This isn't TOS and isn't meant to be. It's the result of five decades, more or less, of Trek's evolution as a narrative and in popular culture.
One can draw a line anywhere in Trek's narrative history - including right down the middle of TOS - and say "on this side lies the original presentation of Star Trek
and on this side lies later accretions/transformations/elaborations."
One example is Spock's troubled relationship with his father, something invented well after the character had been fleshed out and portrayed by Nimoy for quite some time. To have that - including fairly explicit references to an animated story produced years after TOS finished - reflected in the 2009 movie is to accept changes and additions to the narrative understanding of the character.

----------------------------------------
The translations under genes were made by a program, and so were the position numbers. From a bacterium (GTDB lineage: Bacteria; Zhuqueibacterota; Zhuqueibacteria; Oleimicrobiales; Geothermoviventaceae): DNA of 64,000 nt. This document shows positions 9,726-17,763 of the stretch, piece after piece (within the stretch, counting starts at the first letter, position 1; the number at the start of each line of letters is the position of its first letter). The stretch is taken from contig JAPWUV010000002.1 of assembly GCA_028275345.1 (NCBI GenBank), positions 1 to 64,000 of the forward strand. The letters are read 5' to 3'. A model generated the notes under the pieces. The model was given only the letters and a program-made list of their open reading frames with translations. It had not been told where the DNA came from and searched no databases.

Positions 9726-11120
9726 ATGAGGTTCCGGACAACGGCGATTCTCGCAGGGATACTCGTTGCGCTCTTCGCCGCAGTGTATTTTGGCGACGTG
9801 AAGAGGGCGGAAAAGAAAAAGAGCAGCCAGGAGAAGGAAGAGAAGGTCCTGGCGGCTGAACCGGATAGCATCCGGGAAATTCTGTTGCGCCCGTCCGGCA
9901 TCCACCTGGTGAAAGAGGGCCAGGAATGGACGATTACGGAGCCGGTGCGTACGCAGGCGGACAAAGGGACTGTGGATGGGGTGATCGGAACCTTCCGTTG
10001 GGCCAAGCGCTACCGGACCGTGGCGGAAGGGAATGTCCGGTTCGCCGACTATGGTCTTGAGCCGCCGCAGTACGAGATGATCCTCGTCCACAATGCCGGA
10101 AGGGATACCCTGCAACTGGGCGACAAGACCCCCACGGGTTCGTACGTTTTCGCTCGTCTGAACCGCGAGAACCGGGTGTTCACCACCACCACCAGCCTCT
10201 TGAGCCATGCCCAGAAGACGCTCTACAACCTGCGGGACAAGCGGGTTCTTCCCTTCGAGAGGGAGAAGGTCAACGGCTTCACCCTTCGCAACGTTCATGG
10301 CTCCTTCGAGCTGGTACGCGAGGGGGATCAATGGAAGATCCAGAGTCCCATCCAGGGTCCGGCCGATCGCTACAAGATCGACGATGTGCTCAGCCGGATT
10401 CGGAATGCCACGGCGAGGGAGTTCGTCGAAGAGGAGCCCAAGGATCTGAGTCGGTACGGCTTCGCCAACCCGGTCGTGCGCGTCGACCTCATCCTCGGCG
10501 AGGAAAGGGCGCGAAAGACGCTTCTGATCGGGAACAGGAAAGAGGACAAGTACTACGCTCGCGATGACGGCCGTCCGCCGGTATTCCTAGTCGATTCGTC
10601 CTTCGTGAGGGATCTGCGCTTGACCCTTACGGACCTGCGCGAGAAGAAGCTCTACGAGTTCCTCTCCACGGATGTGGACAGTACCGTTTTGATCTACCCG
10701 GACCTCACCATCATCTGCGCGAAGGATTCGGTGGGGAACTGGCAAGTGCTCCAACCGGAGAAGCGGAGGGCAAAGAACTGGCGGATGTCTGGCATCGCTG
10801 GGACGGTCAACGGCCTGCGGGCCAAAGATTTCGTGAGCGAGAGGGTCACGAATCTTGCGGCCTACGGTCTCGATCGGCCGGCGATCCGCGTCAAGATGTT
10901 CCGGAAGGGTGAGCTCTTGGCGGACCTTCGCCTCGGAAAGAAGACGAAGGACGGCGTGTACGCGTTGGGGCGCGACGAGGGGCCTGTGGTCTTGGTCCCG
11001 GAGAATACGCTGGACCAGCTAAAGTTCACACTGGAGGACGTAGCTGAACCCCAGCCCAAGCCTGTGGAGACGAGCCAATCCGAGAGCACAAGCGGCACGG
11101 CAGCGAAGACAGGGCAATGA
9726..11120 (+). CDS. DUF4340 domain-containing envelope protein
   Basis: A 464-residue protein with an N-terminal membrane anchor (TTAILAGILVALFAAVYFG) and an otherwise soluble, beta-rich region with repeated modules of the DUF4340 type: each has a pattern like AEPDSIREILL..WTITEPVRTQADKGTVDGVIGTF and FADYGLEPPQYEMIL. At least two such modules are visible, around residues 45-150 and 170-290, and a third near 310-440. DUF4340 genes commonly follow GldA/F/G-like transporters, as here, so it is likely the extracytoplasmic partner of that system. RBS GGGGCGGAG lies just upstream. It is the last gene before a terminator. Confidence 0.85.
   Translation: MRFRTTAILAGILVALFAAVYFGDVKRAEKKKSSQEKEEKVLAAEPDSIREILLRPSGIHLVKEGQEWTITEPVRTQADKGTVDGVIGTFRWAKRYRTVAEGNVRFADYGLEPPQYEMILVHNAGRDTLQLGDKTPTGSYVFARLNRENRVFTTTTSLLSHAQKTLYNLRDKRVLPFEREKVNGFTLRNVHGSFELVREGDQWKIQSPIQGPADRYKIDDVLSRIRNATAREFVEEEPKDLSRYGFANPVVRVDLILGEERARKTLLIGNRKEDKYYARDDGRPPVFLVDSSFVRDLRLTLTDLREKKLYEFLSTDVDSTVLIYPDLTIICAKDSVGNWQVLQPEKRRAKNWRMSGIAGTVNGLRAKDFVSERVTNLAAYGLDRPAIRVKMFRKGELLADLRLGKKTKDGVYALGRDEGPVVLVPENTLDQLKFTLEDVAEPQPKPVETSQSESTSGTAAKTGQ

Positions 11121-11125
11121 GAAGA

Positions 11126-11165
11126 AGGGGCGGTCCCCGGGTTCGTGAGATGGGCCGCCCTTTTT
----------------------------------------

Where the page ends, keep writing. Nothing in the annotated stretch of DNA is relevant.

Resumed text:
That movie also makes great use of the Kobayashi Maru
test which was introduced in 1982 as an insight into Kirk's essential character.
By the end of TOS Kirk had already become a (somewhat reflective) serial rule breaker. All of that is who Kirk is as a character now. To expect the producers and writers to discard everything about the character's evolution beyond some early line of demarcation is expecting them to hamstring themselves unnecessarily to no good effect in obeisance to a trivial sense of faux historicity.
The only place you'll ever see the TOS versions of these characters is in TOS itself.